The FTSE 100, London's premier stock index, has broken through the 6,000 level for the first time in five years.
The stock market is pushing towards its all-time high
BBC News looks at why this has happened and asks what the prospects are for an early climb back to its record high of 6,950, set in December 1999.
Why has the market rallied now?
This year has seen a lot of fizz in the stock market, thanks largely to a frenzy of merger and acquisition activity and a batch of strong company earnings reports.
Investors have also been drawn to the markets by the promise of capital returns from higher dividends or share buybacks.
The ongoing strength of oil prices has fuelled market heavyweights such as Shell and BP, while major mining stocks including BHP Billiton and Xstrata have had their market values boosted by strong commodity prices as emerging economies, led by China, feed an increasing hunger for raw materials.
Additionally, Friday sees the "triple witching" effect of the quarterly expirations of futures and options, which increases market activity.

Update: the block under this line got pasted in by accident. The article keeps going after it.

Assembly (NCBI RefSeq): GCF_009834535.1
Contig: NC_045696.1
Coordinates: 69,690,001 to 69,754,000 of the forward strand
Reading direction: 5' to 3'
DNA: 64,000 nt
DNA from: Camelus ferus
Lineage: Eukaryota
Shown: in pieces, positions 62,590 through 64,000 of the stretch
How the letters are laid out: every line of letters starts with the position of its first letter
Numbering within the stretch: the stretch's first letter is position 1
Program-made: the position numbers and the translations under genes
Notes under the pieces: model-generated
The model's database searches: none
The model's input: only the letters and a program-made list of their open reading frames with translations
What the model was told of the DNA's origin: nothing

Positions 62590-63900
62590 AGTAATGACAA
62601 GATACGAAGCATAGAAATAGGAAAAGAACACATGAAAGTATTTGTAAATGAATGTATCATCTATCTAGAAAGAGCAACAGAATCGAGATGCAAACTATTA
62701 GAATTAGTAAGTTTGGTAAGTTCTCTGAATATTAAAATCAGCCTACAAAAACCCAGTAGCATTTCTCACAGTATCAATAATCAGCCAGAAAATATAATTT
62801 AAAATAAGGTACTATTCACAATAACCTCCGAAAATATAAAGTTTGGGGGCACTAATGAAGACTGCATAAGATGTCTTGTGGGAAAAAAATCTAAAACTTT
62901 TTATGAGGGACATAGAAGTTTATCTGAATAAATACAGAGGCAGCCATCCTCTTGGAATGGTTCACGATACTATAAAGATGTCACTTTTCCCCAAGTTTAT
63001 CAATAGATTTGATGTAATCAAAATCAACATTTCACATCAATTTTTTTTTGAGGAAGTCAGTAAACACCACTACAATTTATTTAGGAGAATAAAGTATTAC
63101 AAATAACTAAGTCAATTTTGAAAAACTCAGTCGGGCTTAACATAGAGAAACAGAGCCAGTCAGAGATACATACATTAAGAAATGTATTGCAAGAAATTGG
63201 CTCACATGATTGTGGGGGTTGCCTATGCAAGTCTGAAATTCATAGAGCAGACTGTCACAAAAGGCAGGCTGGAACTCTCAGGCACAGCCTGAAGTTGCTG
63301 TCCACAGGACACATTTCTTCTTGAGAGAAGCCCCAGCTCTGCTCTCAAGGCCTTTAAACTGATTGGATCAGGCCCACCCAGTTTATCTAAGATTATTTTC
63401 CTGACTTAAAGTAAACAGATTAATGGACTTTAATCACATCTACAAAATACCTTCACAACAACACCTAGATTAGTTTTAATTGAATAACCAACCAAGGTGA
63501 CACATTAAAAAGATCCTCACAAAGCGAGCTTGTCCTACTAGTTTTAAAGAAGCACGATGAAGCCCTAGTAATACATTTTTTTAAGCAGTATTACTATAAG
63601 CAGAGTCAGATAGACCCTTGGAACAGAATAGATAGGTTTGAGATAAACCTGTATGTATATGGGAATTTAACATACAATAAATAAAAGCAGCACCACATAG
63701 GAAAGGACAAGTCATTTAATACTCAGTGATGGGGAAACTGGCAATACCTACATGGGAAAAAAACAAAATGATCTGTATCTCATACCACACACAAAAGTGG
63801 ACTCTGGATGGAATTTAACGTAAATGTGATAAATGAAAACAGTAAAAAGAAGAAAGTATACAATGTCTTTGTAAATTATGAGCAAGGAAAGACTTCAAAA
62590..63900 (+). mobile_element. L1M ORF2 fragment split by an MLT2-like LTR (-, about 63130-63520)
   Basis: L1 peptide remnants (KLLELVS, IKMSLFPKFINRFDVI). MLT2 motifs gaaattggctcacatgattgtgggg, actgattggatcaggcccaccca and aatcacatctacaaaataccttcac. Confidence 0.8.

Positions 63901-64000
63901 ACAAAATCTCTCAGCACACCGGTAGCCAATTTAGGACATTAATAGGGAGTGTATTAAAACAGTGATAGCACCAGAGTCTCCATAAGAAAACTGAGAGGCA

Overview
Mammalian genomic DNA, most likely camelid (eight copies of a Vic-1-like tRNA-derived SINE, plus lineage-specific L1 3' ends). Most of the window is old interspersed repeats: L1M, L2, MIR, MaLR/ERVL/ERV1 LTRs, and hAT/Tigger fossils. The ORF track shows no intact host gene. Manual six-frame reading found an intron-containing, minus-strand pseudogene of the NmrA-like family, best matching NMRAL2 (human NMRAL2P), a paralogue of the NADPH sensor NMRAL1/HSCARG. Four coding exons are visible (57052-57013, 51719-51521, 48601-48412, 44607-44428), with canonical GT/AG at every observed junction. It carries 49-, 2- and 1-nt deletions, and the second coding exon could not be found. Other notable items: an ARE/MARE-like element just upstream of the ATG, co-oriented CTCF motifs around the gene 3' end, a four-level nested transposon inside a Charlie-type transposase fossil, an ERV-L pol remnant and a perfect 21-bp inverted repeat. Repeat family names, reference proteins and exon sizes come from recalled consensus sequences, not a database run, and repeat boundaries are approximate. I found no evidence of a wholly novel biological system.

Why does hitting the 6,000 level matter?
Stock markets are driven on sentiment and the 6,000 level is seen as a major psychological barrier.
Breaching this mark may give investors more encouragement to buy more shares and drive the market back towards its all-time high of 6,950.
If that happens the stock market will have finally recovered from the impacts of the dotcom bubble burst in 2000 and the devastating events of September 11, 2001.
What have companies learnt in the past five years?
The last time the market stood above 6,000 was in March 2001, when many firms were still overweight and in need of cost cutting and restructuring.
Since then many listed companies have undergone major restructuring as the global slowdown triggered by September 11 forced firms to tighten their belts.
This has left them leaner and meaner, with more of their revenues going straight on the bottom line as profit.
Higher profits mean better dividends and a greater incentive for shareholders to invest.
Additionally, these efficiencies have left companies with bulging war chests that can be used to snap up rivals or return to shareholders as dividends.
So where do we go next?
Onwards and upwards, it is hoped.
Many analysts are in agreement that the market still looks relatively cheap and is quite capable of adding another 500 points.
However, this is dependent on factors such as oil prices and future earnings.
Oil and commodity prices look set to remain high for now as global demand steadily increases, while the beleaguered retail sector could see a turnaround if a bullish stock market translates into another boom in consumer spending.
Meanwhile, interest rates are steady and are seen as having hit a ceiling at 4.5%.
The knowledge that rates are unlikely to rise in the near-term is another reason companies and shareholders are remaining positive.